(380g) A Hybrid Lattice Boltzmann-Random Walk Method for Multiphase Heat Transfer

Lattanzi, A., University of Colorado at Boulder
Yin, X., Colorado School of Mines
Hrenya, C., University of Colorado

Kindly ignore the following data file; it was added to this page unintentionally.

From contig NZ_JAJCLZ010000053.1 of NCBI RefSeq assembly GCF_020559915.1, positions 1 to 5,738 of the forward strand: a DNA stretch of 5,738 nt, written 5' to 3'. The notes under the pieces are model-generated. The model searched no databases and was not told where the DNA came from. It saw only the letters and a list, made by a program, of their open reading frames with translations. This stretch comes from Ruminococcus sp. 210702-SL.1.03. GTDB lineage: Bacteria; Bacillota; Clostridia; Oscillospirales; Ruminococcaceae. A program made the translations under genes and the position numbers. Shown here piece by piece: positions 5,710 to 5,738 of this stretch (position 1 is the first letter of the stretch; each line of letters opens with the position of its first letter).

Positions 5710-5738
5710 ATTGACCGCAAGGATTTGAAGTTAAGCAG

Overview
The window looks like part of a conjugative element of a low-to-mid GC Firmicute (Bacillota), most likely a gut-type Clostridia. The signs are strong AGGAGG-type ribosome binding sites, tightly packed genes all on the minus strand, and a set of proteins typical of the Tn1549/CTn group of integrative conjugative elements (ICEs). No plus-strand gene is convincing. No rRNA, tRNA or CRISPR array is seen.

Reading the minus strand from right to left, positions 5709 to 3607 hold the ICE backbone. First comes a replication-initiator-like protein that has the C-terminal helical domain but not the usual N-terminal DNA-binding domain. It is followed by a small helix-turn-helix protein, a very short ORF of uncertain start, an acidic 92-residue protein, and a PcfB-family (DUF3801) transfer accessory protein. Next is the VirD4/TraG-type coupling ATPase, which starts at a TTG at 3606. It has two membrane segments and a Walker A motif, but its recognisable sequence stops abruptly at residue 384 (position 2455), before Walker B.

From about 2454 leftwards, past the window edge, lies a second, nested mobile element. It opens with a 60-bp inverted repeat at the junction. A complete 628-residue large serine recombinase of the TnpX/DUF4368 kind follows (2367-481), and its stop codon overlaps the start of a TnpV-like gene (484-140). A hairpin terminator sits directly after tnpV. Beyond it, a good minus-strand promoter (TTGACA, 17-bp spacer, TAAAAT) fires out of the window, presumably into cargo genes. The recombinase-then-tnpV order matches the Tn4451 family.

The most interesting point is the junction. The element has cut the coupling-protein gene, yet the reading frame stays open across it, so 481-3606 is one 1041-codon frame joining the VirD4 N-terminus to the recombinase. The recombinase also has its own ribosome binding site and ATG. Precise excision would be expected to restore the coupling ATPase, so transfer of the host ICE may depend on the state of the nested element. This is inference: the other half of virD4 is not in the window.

The transport phenomena within multiphase flows plays a key role in the operation of catalytic reactors, calciners, fluidized beds, and porous media. However, a fundamental understanding of the physics within these complicated systems still remains elusive. Direct numerical simulation has been shown to be an effective method for obtaining high fidelity predictions of the heat transfer within multiphase flows. Most commonly, particle-resolved immersed boundary [4, 5] or thermal lattice Boltzmann [3] methods are employed. Here we utilize a hybrid framework where the velocity field is resolved by the lattice Boltzmann method and temperature field by random walk particle tracking (Brownian tracers). Due to the simplicity of the algorithm and boundary conditions, random walk particle tracking offers an efficient means of simulating scalar transport within complex geometries. However, interfaces pose a significant challenge to the random walk framework [1, 2], due to the discontinuous change in material properties – e.g., a particle and fluid with different diffusivities. We derive a technique for handling discontinuities in the diffusivity, arising at a particle-fluid interface, and implement said method within the tracer algorithm. Verification of the code is completed against a host of systems: dispersion within a stagnant particle-fluid assembly, a hot sphere in contact with an unbounded fluid, a cooling sphere in contact with an unbounded fluid, and unbounded flow past a hot sphere. Predictions made by the new code are found to be in agreement with analytical solutions and previous works.

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